A.B. Allen’s review published on Letterboxd:
Every successive viewing of this cements it in my mind as the pinnacle of Disney's achievements with this franchise. Last Jedi tells the most essential story, but Solo just meshes with Lucas's world like none other while expanding what the series can do visually and structurally.
My favorite thing about Solo is that we don't end on a climactic battle between good and evil for the soul of the universe. Our big finale is a group of blaster-toting scumbags shouting each other down in a space yacht over a shipment of valuable hyperfuel. Solo's conflicts aren't ideological, the characters aren't driven by a desire for vengeance or justice, their aims and their roadblocks are all practical. Learning to adapt to a world that will give you nothing unless you take it for yourself.
I think it's a nice touch that Han's parents don't have some tragic backstory. They weren't murdered by thugs. The most we learn is that Han's dad had a job at a construction company before getting laid off, and that's the most the film ever bothers to tell us. This, in a microcosm, is the essence of what makes Solo work. Unlike Rogue One which traded mainly in aesthetic grittiness, Solo actually explores the world through the eyes of someone who was born into the galaxy's gutter, whose life and history up to the moment we meet him are genuinely unremarkable. A total nobody born to nobodies, which means he has everything to prove to himself and to the galaxy.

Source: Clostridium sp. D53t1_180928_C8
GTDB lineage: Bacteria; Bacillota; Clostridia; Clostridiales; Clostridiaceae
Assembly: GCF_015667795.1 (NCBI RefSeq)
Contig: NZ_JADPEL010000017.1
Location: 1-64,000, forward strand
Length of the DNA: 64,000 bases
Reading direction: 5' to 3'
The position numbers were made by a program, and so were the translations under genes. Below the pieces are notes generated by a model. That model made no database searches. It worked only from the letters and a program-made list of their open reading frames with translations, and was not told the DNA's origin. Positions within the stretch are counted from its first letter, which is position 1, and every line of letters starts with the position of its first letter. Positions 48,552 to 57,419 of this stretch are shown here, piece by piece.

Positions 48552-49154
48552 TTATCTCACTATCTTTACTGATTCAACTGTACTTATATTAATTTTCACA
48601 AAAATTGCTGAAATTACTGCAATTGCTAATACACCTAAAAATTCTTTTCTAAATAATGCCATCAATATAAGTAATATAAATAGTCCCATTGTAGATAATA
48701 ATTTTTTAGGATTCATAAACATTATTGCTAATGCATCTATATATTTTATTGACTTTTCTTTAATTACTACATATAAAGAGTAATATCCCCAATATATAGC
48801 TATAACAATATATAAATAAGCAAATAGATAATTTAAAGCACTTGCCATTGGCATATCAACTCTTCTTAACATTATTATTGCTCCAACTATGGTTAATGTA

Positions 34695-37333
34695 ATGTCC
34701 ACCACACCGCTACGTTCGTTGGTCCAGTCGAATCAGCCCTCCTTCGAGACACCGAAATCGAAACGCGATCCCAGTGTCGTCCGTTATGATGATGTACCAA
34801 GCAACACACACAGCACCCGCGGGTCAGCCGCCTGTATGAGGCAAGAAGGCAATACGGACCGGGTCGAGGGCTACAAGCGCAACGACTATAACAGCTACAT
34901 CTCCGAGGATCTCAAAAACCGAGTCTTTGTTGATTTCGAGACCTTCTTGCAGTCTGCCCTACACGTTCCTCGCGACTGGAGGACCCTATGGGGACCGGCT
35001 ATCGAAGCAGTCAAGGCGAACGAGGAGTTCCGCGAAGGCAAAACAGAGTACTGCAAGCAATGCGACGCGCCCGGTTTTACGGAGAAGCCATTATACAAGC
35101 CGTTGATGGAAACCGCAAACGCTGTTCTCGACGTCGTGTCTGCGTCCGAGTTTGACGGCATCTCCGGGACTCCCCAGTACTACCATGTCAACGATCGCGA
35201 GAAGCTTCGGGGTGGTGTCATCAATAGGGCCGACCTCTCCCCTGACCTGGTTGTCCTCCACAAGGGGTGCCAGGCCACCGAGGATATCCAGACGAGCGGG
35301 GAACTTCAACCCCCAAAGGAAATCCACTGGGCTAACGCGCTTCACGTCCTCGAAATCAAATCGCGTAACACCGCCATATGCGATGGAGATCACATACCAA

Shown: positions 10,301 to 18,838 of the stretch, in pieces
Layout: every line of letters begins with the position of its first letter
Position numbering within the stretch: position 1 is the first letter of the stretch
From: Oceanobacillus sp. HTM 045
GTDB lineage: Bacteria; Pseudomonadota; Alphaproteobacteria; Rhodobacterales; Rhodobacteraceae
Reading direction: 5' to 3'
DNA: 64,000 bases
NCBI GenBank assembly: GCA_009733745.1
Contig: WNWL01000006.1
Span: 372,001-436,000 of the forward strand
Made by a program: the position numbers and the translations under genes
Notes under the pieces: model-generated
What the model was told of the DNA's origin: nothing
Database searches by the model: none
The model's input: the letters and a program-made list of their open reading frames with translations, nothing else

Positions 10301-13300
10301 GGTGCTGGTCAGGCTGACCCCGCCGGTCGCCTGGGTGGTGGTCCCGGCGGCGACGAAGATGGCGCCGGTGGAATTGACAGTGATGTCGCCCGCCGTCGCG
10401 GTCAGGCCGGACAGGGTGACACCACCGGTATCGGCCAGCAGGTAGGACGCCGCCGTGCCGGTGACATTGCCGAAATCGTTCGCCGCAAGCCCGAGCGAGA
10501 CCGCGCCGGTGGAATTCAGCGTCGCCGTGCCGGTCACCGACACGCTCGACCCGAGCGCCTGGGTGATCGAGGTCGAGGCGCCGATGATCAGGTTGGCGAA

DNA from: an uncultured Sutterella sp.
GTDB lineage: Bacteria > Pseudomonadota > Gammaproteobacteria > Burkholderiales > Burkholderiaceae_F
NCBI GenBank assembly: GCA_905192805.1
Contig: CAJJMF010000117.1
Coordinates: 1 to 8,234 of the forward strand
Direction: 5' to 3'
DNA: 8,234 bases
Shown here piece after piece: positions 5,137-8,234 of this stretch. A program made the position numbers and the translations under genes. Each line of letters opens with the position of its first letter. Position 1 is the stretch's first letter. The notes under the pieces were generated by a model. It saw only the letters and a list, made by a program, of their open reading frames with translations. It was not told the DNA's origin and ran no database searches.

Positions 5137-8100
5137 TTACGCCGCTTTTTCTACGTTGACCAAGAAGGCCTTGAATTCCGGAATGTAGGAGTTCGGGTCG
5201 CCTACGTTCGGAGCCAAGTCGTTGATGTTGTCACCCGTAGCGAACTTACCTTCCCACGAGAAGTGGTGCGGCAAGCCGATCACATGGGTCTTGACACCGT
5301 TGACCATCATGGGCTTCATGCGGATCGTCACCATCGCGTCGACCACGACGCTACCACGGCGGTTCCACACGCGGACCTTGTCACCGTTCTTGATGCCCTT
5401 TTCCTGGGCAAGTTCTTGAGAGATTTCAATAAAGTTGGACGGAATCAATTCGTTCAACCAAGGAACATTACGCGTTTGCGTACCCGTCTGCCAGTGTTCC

Solo lives in the bowels of Star Wars. Deep in the guts of this massive and wonderful universe George invented all those years ago. It belongs to that vision and incorporates itself organically in a way that no live-action media post-Lucas has done before or since. It's funny and thrilling, filled with character, life and a delicious attention to detail.
Bradford Young ate this shit for breakfast. The best Star Wars has ever looked.